Stabilized by a protective layer of sticky rice, raw fish explodes in a shockwave of flavor when exposed to munching mouth-bone agitation. Sushi, cooked fish, and beef entrees frolic along with the creative appetizers, salads, and udon and soba noodles on Ebisu’s menu. Start with garlic soy edamame ($5), Ebisu ribs ($8), or a squid salad ($7) before entangling taste buds in a web of nabeyaki udon noodles with shiitake mushrooms, green onions, eggs, konnyaku, cabbage, fishcake, and shrimp tempura ($12). Main courses include the Ebisu sushi platter, served with seven nigiri sushi rolls, one special roll, and miso soup ($20), and kombu-grilled salmon with miso cream sauce ($17).
We consider our food contemporary American. Which the chef says means he can do whatever he wants. Flavors from all over the world influence our dishes. Mediterranean, Asian, Latin, and classic European foundations create a fresh, fun and affordable menu.
A bowl of clear soup and a salad serve as the opening act for the main attraction at Ooka Hibachi: the hibachi chefs. They stage cooking performances from behind the grill right by your table, flipping shrimp and sizzling steaks with the skill of a blackjack dealer with spatulas for hands. Away from the searing and excitement, there are sushi chefs in the dining room, who build maki rolls and hand rolls from fresh cuts of fresh fish and vinegared rice. Rounding out the menu of Japanese fare: teriyaki and tempura entrees, noodle dishes, and a number of sweet desserts, including a fried banana with ice cream.
All eyes gaze expectantly toward the center of M Sushi Bar's low-lit dining room, where a chef assembles his 32 specialty rolls at a glowing counter. A string of paper lanterns hover above tables on the room's far side, framing the open kitchen. Rolls sprinkled with candied macadamia nuts and striped in spicy wasabi or sweet unagi sauce pour forth, accompanied occasionally by a bowl of udon noodles. Other Japanese favorites, such as beef teriyaki, appear in lunch bento boxes and dinner specials, both of which are served as multi-course meals with miso soup, rice, and salad. The menu is primarily concerned with sushi, however, and favors fresh tuna and shrimp tempura over more unusual marine life and leftovers exhumed from Davy Jones' locker. A full bar taps Japanese beer on draft and uncorks cold sake to be enjoyed outside on the patio.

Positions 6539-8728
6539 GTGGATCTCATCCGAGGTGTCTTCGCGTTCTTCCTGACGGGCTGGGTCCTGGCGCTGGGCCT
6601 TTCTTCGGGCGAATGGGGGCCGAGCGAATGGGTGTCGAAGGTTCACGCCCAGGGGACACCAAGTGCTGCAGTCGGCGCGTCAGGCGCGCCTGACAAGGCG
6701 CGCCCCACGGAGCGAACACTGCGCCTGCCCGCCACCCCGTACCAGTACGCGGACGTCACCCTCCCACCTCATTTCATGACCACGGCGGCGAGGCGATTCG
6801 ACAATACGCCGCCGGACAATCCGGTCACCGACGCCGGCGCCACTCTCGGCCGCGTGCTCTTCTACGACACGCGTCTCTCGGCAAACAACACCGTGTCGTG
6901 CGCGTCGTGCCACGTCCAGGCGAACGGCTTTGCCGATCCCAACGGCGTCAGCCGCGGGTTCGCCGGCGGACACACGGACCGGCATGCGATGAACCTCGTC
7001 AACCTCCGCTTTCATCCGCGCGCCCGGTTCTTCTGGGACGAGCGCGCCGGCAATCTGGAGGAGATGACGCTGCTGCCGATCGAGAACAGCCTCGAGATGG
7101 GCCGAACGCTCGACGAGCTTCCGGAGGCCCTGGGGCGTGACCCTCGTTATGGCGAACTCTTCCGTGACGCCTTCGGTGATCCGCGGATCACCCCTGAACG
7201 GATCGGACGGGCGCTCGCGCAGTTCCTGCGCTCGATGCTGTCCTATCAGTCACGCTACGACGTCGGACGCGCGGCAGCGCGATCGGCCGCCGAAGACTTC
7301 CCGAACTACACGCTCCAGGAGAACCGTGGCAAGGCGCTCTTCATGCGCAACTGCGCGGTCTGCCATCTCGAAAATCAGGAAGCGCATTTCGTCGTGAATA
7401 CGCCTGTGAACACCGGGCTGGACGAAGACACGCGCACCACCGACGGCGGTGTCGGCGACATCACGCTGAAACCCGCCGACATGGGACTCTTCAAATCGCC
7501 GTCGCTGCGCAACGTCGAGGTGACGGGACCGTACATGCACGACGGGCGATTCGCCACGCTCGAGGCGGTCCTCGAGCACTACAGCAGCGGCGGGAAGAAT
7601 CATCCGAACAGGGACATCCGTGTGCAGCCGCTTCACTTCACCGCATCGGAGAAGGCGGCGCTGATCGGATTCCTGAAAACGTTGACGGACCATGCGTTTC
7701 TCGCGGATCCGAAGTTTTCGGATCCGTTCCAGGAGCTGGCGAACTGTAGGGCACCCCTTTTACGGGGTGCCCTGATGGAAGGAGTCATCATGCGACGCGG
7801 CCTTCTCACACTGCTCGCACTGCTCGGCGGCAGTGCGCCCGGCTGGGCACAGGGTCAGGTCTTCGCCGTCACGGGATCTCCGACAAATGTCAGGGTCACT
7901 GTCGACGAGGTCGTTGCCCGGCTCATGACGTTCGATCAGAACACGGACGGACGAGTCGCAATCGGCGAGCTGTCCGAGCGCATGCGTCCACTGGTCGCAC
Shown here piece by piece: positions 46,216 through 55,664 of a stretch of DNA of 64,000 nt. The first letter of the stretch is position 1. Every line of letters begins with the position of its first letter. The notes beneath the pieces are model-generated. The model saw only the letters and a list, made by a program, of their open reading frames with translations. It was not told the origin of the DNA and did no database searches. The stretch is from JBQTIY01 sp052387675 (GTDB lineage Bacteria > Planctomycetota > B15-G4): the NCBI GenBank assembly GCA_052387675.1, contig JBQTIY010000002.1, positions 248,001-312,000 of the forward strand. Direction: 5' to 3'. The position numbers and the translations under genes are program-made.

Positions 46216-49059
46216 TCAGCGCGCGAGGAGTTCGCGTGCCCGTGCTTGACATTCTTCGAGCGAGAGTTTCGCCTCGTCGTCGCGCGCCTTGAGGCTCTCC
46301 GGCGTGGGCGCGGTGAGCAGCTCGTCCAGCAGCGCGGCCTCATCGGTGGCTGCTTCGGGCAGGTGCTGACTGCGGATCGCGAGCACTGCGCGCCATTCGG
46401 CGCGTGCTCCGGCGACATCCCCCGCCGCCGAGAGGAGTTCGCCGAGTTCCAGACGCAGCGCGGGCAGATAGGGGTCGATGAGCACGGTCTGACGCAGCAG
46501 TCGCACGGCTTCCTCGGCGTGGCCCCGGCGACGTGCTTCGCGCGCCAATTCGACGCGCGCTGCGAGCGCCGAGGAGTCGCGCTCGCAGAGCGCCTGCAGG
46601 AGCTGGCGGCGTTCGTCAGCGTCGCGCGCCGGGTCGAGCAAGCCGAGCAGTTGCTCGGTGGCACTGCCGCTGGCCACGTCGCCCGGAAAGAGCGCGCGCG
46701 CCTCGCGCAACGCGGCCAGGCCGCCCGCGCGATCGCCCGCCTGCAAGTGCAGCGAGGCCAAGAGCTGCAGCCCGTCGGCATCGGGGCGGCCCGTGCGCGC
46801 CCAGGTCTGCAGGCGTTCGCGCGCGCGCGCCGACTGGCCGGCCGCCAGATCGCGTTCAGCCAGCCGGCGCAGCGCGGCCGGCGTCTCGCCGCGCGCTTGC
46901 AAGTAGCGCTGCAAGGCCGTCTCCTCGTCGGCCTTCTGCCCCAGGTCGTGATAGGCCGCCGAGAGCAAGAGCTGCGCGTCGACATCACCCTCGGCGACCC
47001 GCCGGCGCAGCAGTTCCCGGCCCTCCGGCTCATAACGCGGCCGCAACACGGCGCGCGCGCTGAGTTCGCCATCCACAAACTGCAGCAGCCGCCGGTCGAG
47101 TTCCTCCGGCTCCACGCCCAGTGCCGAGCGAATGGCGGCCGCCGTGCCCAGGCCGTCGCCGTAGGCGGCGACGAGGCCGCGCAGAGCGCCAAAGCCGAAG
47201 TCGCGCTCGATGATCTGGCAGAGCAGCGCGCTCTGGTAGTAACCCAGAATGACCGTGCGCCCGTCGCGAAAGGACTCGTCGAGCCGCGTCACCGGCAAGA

Today's deal gently caresses your tongue with flavors of Italy. Fifteen dollars gets you $30 worth of pasta, zuppa, insalata, wine, and more at Rosario Ristorante in Glendale. Rosario is a casually elegant Italian eatery with classic fare, including fettuccine alfredo, spaghetti Bolognese, and baked ziti (all $12.95). Welling was determined to capture the minds and tongues of the niche—but expanding—market of disco fans. After extensive research, he determined that disco’s sparkling clothing and bouncy rhythms were the culinary equivalent of pasta covered in rich tomato sauce. Welling’s findings were so delicious that disco changed its name to Italy, enraging Italy, which was forced to change its name to Lapland, Home of Full-Blooded Italians. Pick up today’s Groupon for some delicious Italian food from America, prepared by full-blooded Italians from Lapland, Home of Full-Blooded Italians.